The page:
Rick Perry Supports "Fetal Pain" Measure, Vows to Make Abortion a "Thing of the Past"
Perhaps you were hoping that the upcoming legislative session wouldn't be yet another round of conservative lawmakers vying with one another to show just how deeply and sincerely anti-abortion they are. Or maybe that's exactly what you look for in a lawmaker: an eagle eye and a vise grip on every Texan uterus and its contents. In the latter case, Rick Perry's announcement today that he'll support a yet-to-be-filed "fetal pain" bill is probably wonderful news.
As we noted yesterday, the fetal pain bill is based on model legislation by lobbyist group Americans United for Life, and premised on some deeply questionable science . It hasn't been filed yet, and it's unclear when it will be or which lawmaker will sponsor it. Nonetheless, Perry took to the stage this afternoon at The Source for Women Spring Branch, an anti-abortion health clinic of sorts, to announce that whenever the bill actually exists, he's behind it.
"This session, I'm calling on the legislature to strengthen our ban on the procedure, prohibiting abortion at the point a baby can feel the pain of being killed," Perry said, according to a transcript. "We have an obligation to end that kind of cruelty. Now, to be clear, my goal, and the goal of many of those joining me here today, is to make abortion, at any stage, a thing of the past."
Even Rick Perry is aware that ending abortion altogether is slightly outside his purview, though. "While Roe v. Wade prevents us from taking that step, it does allow states to do some things to protect life if they can show there is a compelling state interest," he added. "I don't think there is any issue that better fits the definition of 'compelling state interest' than preventing the suffering of our state's unborn. We cannot, and we will not, stand idly by while the unborn are going through the agony of having their lives ended."
It's no accident that Perry chose to make this speech at the Source for Women, an anti-abortion sort of half-clinic whose ribbon-cutting he presided over back in September. The Source doesn't offer birth control, as they appear to be part of the crowd who believe it's equivalent to terminating a pregnancy. What health counseling they do offer comes with a great deal of encouragement to "know Jesus, the giver of all life."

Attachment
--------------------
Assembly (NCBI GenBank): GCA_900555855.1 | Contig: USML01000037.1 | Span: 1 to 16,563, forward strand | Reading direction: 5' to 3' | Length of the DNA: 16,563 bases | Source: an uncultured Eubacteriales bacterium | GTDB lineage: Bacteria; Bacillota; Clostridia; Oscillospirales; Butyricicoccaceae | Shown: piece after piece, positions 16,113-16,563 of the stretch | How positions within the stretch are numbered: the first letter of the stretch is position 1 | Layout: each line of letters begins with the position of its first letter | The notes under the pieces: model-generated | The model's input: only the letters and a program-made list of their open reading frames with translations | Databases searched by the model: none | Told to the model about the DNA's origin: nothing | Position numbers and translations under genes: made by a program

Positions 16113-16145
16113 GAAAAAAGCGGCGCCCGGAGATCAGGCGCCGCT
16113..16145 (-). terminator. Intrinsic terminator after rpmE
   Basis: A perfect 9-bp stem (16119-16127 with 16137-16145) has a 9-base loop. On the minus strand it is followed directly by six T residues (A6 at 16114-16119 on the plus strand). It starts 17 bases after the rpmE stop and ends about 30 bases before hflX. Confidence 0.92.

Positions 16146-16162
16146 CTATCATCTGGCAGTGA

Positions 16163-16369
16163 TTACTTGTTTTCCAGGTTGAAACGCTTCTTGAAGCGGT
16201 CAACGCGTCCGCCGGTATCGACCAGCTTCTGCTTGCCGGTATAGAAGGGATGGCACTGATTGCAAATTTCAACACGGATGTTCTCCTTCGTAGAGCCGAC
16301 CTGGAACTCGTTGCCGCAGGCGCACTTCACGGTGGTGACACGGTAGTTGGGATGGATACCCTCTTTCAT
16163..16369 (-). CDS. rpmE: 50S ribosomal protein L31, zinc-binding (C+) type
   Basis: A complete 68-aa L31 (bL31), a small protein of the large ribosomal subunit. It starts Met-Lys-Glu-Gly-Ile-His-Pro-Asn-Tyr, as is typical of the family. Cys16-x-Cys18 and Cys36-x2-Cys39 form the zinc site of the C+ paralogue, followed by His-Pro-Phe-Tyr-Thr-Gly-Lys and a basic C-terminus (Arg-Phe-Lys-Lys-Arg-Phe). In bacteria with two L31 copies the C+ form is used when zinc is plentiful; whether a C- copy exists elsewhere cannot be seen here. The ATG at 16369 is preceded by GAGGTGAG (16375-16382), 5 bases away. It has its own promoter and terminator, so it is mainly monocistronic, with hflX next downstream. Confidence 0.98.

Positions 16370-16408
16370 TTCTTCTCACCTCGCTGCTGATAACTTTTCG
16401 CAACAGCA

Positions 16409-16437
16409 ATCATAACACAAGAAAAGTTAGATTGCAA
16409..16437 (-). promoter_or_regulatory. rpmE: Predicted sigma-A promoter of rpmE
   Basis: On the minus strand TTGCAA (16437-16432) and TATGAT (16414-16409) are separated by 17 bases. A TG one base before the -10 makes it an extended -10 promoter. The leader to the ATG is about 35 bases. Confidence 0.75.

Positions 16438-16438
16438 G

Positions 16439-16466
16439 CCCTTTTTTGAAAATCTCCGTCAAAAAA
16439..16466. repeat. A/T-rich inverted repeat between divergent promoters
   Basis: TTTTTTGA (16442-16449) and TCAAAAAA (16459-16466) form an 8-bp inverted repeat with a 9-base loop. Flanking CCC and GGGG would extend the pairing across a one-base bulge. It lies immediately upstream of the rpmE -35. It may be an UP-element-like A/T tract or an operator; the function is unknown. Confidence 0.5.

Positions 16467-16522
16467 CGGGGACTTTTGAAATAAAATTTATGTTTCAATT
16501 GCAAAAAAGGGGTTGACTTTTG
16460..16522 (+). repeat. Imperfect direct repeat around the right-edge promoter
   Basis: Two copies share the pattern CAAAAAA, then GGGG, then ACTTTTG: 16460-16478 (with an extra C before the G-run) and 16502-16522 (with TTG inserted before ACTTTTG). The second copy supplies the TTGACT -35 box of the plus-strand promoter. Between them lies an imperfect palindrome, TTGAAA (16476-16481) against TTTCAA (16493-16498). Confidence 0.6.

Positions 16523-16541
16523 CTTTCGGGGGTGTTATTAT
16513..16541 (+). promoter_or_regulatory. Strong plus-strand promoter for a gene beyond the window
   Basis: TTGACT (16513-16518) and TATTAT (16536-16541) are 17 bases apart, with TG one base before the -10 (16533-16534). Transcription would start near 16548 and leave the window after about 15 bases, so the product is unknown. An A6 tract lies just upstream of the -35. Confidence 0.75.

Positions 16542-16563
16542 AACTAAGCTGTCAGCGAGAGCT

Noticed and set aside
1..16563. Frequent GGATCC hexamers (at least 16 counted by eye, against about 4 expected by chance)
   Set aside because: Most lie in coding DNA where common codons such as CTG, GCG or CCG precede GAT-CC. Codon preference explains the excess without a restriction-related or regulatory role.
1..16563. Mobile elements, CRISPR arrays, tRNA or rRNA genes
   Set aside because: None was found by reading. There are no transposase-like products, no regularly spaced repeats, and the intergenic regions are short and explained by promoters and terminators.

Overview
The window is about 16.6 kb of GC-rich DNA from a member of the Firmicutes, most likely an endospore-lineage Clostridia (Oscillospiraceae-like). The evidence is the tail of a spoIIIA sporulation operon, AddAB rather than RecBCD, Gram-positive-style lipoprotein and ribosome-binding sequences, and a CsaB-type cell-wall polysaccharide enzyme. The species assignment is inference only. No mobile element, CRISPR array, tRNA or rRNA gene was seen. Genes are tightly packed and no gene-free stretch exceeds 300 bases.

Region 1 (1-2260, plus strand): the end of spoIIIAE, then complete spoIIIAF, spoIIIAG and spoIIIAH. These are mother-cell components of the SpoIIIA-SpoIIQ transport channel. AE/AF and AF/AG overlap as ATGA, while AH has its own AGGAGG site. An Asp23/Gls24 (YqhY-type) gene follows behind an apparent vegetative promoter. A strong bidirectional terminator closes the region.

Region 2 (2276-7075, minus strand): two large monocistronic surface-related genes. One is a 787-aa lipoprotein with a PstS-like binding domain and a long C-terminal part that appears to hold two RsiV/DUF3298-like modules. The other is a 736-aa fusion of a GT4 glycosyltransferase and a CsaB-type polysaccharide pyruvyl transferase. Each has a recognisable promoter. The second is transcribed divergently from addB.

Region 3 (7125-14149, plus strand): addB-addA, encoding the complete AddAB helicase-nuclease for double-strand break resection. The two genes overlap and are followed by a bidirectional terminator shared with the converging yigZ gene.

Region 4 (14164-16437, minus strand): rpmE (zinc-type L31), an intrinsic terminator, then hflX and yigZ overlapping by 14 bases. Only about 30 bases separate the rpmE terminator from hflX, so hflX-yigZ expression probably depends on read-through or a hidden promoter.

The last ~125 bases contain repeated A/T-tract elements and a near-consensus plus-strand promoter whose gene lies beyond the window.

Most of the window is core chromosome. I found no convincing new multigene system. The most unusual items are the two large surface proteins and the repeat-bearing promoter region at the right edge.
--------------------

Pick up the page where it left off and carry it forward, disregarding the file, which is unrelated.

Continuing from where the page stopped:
At the ribbon-cutting, too, Perry made an identical pledge to "make abortion a thing of the past." He also promised that The Source would be a part of the state-funded Texas Women's Health Program (WHP), while Planned Parenthood would not be.
The implication is that welcoming the Source while banning Planned Parenthood would somehow reduce the number of abortions being had by WHP clients. In fact, though, the WHP is explicitly for women who are not pregnant . The main thing it's used for is helping women get access to yearly pap smears and birth control, one of which the Source refuses to provide. It's also unclear if they treat STDs, another key function of the WHP program, although their website does promise to provide STD testing and "counseling."
Planned Parenthood didn't immediately respond to the governor's statements. But in what is probably not a coincidence, they chose this afternoon to announce that they've filed another lawsuit against the state of Texas, arguing that the state doesn't have the power to keep them out of the Texas Women's Health Program. According to a press release, they've also filed a similar lawsuit in federal court, saying their ban from the WHP violates the U.S. Constitution.
"The ideal world is a world without abortion," Perry said this afternoon. "Until then, however, we will continue to pass laws to ensure abortions are as rare as possible under existing law."
Both NARAL Pro-Choice Texas and the national Center for Reproductive Rights have already issued angry press releases about the governor's remarks, using words like "extremist," "pandering" and "cruel."
Get the This Week's Top Stories Newsletter
Every week we collect the latest news, music and arts stories — along with film and food reviews and the best things to do this week — so that you’ll never miss Observer's biggest stories.